Grant green cards to immigrants' spouses and children
The Senate is considering an immigration reform bill that would put members of immigrant families in competition with skilled workers for permanent residency.
IMMIGRATION reform legislation before Congress was intended as a compromise between increased border enforcement and a road to citizenship for currently illegal aliens. Unfortunately, it includes a system of limiting future immigration by rewarding specialized job skills and higher education over family ties. The two considerations should not be pitted against each other in an otherwise worthwhile bill.
The legislation is aimed at reducing a backlog of 4 million visa applications within eight years by setting aside 440,000 green cards -- for permanent residency -- each year for those applicants. The proposal would judge the applicants on a 100-point scale, with employment skills counting for up to 47 points, education up to 28 points, knowledge of English and U.S. civics for 15 points and family ties for only 10 points.
That could be a blow to thousands of immigrants in Hawaii and millions on the mainland whose goal is to bring parents, siblings or children to the United States. Immigration policy has emphasized family reunion for decades, and the radical shift could be devastating to families.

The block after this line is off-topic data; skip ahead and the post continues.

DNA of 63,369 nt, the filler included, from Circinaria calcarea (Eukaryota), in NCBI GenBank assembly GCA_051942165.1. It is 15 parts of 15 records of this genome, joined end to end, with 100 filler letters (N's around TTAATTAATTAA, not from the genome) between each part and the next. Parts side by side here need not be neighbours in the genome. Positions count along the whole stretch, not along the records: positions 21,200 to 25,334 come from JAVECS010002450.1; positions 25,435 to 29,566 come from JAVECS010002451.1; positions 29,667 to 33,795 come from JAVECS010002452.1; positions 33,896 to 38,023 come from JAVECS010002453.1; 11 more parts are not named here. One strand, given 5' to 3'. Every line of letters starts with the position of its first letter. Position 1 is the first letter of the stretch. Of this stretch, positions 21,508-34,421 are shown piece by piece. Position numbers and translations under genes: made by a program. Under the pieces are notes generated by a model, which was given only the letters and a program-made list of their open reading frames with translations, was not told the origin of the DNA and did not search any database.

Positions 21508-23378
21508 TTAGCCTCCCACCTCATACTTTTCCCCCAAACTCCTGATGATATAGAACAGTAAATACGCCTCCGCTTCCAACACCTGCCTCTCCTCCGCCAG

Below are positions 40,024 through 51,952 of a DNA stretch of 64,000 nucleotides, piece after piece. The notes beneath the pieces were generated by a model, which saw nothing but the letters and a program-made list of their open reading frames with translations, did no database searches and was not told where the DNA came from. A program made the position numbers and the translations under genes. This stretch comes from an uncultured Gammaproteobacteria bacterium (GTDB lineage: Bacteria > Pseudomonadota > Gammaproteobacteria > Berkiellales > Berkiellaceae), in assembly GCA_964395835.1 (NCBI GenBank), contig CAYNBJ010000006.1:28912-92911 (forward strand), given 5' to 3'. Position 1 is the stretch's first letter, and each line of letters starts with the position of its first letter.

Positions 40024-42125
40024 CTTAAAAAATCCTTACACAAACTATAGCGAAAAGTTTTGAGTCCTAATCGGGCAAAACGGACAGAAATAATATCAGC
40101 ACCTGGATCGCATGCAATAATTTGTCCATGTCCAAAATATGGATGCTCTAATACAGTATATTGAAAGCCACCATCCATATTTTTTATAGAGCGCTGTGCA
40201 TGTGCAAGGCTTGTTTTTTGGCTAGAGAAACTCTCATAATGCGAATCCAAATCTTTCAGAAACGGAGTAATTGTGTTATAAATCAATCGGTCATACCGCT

Such a system is needless. The immigration service already grants temporary work permits based on five levels of ability and education, and it awards 160,000 green cards on the basis of employer sponsorship. Immigrants with family ties should not be thrust into that mix.
Hawaii's congressional delegation is understandably concerned about the proposal. "The success of any community -- and any nation -- is family unity," said Sen. Daniel Inouye. "The final shape of the measure and how it addresses family reunification will strongly influence how I will vote."
The Bush administration reportedly added the point system to the compromise legislation approved by a bipartisan group of a dozen senators earlier this month. Joel D. Kaplan, the White House deputy chief of staff, said it was based on the view that current policy is "very heavily weighted" to family ties, while the point system was "geared to making sure we were competitive in the 21st century."
An amendment introduced last week by Sens. Hillary Rodham Clinton, D-N.Y., Chuck Hagel, R-Neb., and Robert Menendez, D-N.J., would eliminate much of the problem by reclassifying spouses and minor children of legal immigrants as "immediate relatives," removing them from competition for green cards with skilled and educated workers.
If that becomes law, adequate funding still would be needed to reduce the backlog of at least five years that family members wait for their green cards, said Karen K. Narasaki, president of the Asian American Justice Center, which supports the amendment. "In order for the reform to achieve the goal of reducing the push to come illegally," she said, "we must reduce the time that spouses and minor children are separate from each other."